• Have one rehearsal the night before, so that you have played the songs at least once.
  3. Set the tone:
    • We are here to “Make music and bring people together to sing and dance”. Make it inclusive. No filters, no special skill or proficiency required. 
  4. Have it at the end of the first day during happy hour or whatever you call it.
    • Everyone has been inundated with information, sitting through presentation after presentation the whole day. Your band will be a welcome change and they will love to have a beer and sing and dance with you.
  5. Set up the right space:
    • Talk to the folks that manage your event PA system. There may be a chance to use some of their equipment, which makes the event cheaper.  You would only need to add a drum set, a couple of mics, may be an extra mixing table.  
    • You need funds for the event: PA, the instruments and a technician that makes you sound good, some drinks …
      • Find a sponsor:  “This Jam session sing-a-long brought to you by …”
    • If you can, try to avoid to play on a stage. If the band is\ on the same level  as the audience it makes it much easier for  people to walk up to a microphone and join.
    • Hide the bean bags. To my horror, one-year folks pulled up these bags, plunged into them with a beer in their hands, settled down with the expectations on their faces: “So, monkeys entertain us!”. The exact opposite of what you want the event to be.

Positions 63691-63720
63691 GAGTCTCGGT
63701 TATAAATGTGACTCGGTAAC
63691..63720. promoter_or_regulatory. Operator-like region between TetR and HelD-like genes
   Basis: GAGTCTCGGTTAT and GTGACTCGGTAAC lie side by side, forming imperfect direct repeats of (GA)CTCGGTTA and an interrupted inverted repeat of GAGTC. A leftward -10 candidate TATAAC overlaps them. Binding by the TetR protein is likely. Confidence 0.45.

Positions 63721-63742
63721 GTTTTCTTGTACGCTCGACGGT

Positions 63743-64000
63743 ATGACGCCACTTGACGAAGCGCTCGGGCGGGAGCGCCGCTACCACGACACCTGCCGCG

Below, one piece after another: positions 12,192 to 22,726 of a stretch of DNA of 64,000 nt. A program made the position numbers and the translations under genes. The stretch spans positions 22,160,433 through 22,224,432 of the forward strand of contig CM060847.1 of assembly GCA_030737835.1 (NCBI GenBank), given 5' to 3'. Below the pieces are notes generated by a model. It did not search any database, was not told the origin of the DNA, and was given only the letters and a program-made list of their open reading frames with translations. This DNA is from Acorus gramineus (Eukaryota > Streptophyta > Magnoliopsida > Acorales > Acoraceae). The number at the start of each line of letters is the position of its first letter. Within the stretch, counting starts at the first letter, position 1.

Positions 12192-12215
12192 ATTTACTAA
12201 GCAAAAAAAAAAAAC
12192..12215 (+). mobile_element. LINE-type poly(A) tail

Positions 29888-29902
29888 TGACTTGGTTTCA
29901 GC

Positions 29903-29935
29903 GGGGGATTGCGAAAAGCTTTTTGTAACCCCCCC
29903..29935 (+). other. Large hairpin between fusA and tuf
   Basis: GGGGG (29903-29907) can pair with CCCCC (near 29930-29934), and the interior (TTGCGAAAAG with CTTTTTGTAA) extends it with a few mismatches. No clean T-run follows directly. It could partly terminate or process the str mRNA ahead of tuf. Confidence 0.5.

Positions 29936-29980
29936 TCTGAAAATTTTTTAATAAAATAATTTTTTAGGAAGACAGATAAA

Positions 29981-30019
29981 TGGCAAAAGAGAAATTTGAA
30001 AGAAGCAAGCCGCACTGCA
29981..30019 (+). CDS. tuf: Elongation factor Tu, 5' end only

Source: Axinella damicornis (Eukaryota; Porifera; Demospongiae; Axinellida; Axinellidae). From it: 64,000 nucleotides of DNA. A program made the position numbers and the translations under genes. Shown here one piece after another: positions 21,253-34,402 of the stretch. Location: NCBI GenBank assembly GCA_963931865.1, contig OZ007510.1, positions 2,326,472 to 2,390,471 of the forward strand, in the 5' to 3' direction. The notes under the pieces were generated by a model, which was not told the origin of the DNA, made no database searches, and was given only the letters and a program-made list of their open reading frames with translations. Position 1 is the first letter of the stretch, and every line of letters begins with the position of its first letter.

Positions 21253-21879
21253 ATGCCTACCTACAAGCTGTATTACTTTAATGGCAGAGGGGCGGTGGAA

6. Encourage people to bring their instrument, even if it is only used in one song. Marilyn Pratt brought her flute for a lovely rendition of “Down Under”.
  7. Invite the audience to join in.
    • If the band has trouble singing a song, but really want to, be open to call out to the audience that evening: We did: “Anyone out there AC/DC fan, who would like to sing “Highway to Hell?”.  “I’m from Australia, let me try.” came the answer, and boy did he deliver. Or “We would need a female voice for “Walking on Sunshine.”. “My name is Katarina. I can do it.”. Wow, did she sound amazing, so much so, that people later came up to us and said: “You must have planted her.” She was that good. She is now a fixture in the band.